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- ISSN: 1866-9808 (Print), 1866-9859 (Online)
- Editors: Professor Panos Athanasopoulos Lancaster University, UK , Dr Elaine Francis Purdue University, USA , Professor Laura Michaelis University of Colorado, Boulder, USA and Dr Bodo Winter University of Birmingham, UK
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The journal publishes original research articles, systematic review articles (meta-analyses), and book reviews. It does not publish technical reports, commentary articles, or position papers. Normally, book reviews and review articles are solicited by the editors. Please contact the Review Editor first if you would like to submit a book review; if you have an idea for a review article or a special issue of the journal, contact one of the General Editors with your proposal. Only original research articles may be submitted without invitation from one of the editors. Submitted articles should be no shorter than 8,000 words and no longer than 10,000 words, including references, footnotes and appendices. Submissions that significantly exceed the 10,000-word upper limit may be returned by editors without comment or review.
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- Figures of Speech Competition Winners
- 16 October 2018,
- We are delighted to announce the winner of the Figures of Speech linguistics cartoon competition. Congratulations to Jonas B. Wittke (a graduate student at Rice University, USA) and Jonathan Maki (an art teacher in Minneapolis) for winning the iPad Pro, Apple Pen and £100 of CUP vouchers with their cartoon series Minimal Peers. The judges, including linguists, cartoonists and the CUP editorial team, thought the presentation of Minimal Peers was extremely professional and the cartoons funny with approachable and intelligent linguistic points. We will be publishing the full cartoon series on our Twitter and Facebook pages over the next six weeks beginning on Friday 19 October. Congratulations, too, to the three runners up who will each receive £100 of CUP books. Selina Sutton, Northumbria University Belinda Krottendorfer, . . . → Read More: Figures of Speech Competition Winners...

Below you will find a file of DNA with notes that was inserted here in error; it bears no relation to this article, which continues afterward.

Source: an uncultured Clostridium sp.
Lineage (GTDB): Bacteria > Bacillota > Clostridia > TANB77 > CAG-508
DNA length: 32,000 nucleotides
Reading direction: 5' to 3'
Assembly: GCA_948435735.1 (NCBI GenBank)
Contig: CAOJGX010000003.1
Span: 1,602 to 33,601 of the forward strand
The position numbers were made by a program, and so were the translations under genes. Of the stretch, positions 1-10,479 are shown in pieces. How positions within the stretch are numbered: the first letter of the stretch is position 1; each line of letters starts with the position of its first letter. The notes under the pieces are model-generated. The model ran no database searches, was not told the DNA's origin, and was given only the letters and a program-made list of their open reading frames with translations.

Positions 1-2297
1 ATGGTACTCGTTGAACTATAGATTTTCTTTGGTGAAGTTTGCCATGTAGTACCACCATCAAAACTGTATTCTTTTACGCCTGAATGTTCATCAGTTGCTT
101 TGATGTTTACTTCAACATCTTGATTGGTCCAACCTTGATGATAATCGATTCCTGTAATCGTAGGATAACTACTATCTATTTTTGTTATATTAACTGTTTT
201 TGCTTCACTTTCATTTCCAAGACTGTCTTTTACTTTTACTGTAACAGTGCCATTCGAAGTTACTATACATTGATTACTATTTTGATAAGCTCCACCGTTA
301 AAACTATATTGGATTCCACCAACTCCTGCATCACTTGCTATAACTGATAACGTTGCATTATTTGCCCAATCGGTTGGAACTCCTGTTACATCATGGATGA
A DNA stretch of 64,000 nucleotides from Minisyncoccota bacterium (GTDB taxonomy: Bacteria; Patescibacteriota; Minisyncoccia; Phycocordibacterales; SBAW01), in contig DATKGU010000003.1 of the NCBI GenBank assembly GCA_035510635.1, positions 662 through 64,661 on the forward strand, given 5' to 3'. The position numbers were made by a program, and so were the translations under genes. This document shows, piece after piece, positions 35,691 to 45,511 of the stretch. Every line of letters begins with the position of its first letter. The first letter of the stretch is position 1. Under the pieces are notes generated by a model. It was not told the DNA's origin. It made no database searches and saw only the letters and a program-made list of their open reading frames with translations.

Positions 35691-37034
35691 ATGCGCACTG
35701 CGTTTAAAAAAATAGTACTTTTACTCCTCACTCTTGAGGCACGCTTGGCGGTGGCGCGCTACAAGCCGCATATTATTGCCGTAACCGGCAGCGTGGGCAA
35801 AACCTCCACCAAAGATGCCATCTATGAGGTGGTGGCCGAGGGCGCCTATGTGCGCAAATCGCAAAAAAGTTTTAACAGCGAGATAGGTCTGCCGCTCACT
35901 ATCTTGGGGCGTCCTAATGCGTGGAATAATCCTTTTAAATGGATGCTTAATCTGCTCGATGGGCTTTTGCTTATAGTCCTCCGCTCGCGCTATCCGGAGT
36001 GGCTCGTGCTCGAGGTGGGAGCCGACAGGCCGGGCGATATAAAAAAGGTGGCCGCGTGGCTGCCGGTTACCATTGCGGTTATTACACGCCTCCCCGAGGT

- What are the linguistic consequences of Brexit?
- 19 July 2018,
- Blog post written by Gordana Lalic-Krstin and Nadezda Silaski, authors of the article ‘From Brexit to Bregret: An account of some Brexit-induced neologisms What are the linguistic consequences of Brexit? Judging by the material we collected from news media (broadcast and online), Facebook and Twitter, blogs and internet forums, the event has generated a myriad of neologisms in English, using Brexit as a model or as a source word. Brexit was modelled after Grexit, a word coined to denote the possibility of Greece leaving the Eurozone, giving rise to at least two more similarly coined blends, Spexit and Itexit, referring to the prospect of the same event in Spain and Italy. However, this was just a beginning . . . → Read More: What are the linguistic consequences of Brexit?...
- The grammar of engagement
- 21 June 2018,
- This blog post is written by Nicholas Evans, inspired by the Language and Cognition article “The grammar of engagement I: framework and initial exemplification” ‘Philosophy must plough over the whole of language’, as Wittgenstein famously stated. But which language? Singularising the noun allows a deceptive slippage between some language whose premises we take for granted (‘The limits of my language are the limits of my world’ was another great, and corrective, line of his) and ‘language’ in some dangerously, presumptively general sense. One of the great what-if questions for linguistics, philosophy and cognitive science is how different the last two millennia of western thought would be if we had built our . . . → Read More: The grammar of engagement...